Heat resistance: One of the considerations when choosing a countertop material is the heat resistance when you are cooking. You shouldn’t put hot pans directly on countertops. Using a trivet between the pan and the countertop surface is a good idea. Natural stone materials and concrete can endure heat better than plastic laminate that can leave a scorch mark. Ceramic tile countertops can take heat, but may crack due to rapid temperature changes. To be certain, do not place heated pans on countertops, stainless steel is one of the few countertops that can endure heat.
While countertops, flooring and cabinets are generally places to keep it simple, the backsplash is a good place to inject some personal style, whether that’s with a mosaic feature or a bold color. And since that wall literally connects the countertops with the cabinets it’s also a place to tie everything together.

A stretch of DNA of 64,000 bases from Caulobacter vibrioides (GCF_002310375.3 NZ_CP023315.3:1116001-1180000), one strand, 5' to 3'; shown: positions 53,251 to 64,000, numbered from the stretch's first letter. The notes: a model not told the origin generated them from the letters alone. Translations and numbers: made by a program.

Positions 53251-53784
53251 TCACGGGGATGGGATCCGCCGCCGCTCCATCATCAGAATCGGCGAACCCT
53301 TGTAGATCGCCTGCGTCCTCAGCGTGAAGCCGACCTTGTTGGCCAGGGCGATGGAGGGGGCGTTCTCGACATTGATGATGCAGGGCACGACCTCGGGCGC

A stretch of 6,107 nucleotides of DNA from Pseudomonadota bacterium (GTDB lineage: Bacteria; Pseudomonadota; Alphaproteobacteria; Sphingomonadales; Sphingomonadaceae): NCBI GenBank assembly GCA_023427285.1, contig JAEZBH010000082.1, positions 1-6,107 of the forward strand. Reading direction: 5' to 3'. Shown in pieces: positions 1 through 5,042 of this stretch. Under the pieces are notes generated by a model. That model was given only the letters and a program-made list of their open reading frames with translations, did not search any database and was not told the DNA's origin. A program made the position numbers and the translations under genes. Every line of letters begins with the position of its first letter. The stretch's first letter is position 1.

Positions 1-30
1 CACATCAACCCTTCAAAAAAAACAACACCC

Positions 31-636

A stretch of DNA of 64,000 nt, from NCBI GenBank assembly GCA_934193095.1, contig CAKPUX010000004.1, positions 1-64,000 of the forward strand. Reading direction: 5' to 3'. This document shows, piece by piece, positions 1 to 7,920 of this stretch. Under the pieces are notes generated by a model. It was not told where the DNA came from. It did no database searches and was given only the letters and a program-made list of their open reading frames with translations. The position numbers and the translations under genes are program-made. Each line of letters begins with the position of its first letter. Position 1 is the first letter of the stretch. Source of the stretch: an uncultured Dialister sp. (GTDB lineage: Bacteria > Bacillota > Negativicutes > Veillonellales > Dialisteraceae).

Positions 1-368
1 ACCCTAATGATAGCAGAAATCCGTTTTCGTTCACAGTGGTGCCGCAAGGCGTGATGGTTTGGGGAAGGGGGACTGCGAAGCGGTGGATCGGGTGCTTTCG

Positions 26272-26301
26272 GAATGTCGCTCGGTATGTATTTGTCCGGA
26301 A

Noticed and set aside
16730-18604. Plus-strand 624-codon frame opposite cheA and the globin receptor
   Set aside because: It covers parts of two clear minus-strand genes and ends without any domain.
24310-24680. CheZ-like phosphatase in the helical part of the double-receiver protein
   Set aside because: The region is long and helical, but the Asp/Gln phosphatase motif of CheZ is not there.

The latest trend in contemporary kitchens is the thick slab countertop effect. While most countertops are normally 2” thick, choosing a 3 – 5” thick countertop creates an anchored, stately look. Remember to adjust cabinet heights accordingly to make up for the height increase from the thicker countertops.
Rita Farizi Countertops & Backsplash Wednesday December 13th, 2017 12:23:05 PM
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Countertops & Backsplash
Wednesday December 13th, 2017 12:23:05 PM